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Most Chipotle restaurants hacked with credit card stealing malware

The company first acknowledged the breach on April 25. But a blog post on Friday revealed the kind of malware used in the attack and the restaurants that were affected.

The list of attacked locations is extensive and includes many major U.S. cities. When CNNMoney asked the company Sunday about the scale of the attack, spokesman Chris Arnold said that “most, but not all restaurants may have been involved.”

Chipotle (CMG) said in its blog post that it worked with law enforcement officials and cybersecurity firms on an investigation.

The breaches happened between March 24 and April 18. The malware worked by infecting cash registers and capturing information stored on the magnetic strip on credit cards, called “track data.” Chipotle said track data sometimes includes the cardholder’s name, card number, expiration date and internal verification code.

The company said there is “no indication” that other personal information was stolen.

“During the investigation we removed the malware, and we continue to work with cyber security firms to evaluate ways to enhance our security measures,” the blog post reads.

A list of the restaurants and times they were affected can be found on Chipotle’s website.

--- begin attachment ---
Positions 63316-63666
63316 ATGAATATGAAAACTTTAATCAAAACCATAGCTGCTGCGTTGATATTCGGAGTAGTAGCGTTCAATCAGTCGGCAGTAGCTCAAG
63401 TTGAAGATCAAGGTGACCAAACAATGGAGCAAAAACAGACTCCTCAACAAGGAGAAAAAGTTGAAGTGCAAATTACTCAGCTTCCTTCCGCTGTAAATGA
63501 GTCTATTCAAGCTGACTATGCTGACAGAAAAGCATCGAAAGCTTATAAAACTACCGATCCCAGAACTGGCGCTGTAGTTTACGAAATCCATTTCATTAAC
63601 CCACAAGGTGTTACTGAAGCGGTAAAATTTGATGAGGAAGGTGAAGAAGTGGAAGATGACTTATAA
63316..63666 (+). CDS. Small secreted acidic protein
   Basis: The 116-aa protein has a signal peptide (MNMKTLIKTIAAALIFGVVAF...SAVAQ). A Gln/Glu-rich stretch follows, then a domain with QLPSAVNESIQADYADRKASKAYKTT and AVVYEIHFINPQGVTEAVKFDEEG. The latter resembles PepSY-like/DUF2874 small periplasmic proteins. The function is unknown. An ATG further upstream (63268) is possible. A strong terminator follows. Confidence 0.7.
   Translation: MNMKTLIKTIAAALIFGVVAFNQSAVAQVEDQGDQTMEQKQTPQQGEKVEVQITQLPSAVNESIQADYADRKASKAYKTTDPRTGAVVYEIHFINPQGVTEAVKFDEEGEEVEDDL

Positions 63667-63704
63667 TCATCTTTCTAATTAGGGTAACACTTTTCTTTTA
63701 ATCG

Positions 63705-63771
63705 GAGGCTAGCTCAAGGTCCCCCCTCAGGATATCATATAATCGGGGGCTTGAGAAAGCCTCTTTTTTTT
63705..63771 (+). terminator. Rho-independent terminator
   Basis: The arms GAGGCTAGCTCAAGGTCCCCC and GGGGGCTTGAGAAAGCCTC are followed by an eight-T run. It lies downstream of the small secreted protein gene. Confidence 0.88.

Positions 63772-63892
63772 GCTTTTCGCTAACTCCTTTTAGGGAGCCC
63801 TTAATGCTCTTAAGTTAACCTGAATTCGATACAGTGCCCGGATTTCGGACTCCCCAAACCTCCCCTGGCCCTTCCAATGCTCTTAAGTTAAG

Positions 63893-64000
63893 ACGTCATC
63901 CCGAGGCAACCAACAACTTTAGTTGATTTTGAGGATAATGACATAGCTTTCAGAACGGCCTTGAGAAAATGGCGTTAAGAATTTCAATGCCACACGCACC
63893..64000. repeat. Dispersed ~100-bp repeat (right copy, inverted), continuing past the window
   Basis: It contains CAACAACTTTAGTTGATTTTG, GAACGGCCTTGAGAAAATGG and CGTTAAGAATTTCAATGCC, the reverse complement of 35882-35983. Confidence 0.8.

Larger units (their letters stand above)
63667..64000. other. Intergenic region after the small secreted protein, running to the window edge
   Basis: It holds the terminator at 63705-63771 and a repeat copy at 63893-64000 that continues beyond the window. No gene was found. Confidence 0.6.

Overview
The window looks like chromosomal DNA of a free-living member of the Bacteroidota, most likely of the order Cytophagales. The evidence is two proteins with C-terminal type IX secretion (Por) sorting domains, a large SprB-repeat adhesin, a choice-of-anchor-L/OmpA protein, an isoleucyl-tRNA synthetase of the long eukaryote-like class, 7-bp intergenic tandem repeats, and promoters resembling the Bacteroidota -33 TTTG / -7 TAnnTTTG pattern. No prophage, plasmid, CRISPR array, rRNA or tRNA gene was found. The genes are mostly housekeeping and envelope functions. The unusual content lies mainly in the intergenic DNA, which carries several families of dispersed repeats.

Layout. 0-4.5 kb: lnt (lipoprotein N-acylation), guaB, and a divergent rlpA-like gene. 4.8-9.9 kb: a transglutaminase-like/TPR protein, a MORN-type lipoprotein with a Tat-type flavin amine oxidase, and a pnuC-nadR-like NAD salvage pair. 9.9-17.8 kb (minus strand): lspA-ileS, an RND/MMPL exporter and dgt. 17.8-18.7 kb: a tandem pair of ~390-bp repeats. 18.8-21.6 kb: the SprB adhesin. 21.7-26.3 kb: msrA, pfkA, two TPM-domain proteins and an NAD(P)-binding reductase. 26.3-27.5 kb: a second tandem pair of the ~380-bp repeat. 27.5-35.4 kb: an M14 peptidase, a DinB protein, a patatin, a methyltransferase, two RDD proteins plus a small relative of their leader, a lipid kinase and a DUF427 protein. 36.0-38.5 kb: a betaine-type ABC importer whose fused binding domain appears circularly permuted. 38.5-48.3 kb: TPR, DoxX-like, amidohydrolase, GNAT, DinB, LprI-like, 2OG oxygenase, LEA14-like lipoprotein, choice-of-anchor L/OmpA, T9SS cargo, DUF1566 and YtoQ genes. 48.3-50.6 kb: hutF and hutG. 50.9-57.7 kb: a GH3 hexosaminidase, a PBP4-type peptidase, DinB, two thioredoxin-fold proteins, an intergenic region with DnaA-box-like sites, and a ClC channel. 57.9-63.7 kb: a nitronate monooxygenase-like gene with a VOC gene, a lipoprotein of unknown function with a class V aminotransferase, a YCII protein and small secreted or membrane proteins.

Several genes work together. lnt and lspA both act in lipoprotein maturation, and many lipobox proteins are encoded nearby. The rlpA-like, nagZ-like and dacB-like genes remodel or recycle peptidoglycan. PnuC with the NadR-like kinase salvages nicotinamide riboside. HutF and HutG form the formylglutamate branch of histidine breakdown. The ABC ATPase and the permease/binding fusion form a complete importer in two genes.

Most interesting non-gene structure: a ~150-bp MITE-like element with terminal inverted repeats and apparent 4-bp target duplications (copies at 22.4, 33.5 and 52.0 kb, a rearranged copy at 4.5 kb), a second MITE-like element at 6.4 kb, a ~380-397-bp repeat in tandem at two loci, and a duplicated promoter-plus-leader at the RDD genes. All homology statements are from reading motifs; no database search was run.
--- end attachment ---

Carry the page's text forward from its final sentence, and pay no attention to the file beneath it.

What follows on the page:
The company recommended that customers scan their credit card statements for potentially fraudulent purchases. It also said victims should contact the Federal Trade Commission, the attorney general in their home states or their local police department.

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BlackBerry reports large second quarter loss

Struggling smartphone maker BlackBerry reported a major net second quarter loss Friday and said is is burning cash at a higher rate as it moves to execute a tentative deal that could take the company private.

Revenue for the quarter ended Aug. 31 was $1.6 billion, with a net loss of $965 million, or $1.84 a share. That compares with revenue of $2.9 billion and a loss of $229 million, or 44 cents a share, for the same quarter last year.

Adjusted net loss from continuing operations was $248 million, or 47 cents per share. The per-share loss was on the low side of the 47 cent-to-51-cent range that BlackBerry warned of last week, when it announced preliminary results and plans to lay off 4,500 employees. Wall Street analysts had expected a loss of 49 cents a share.  Read More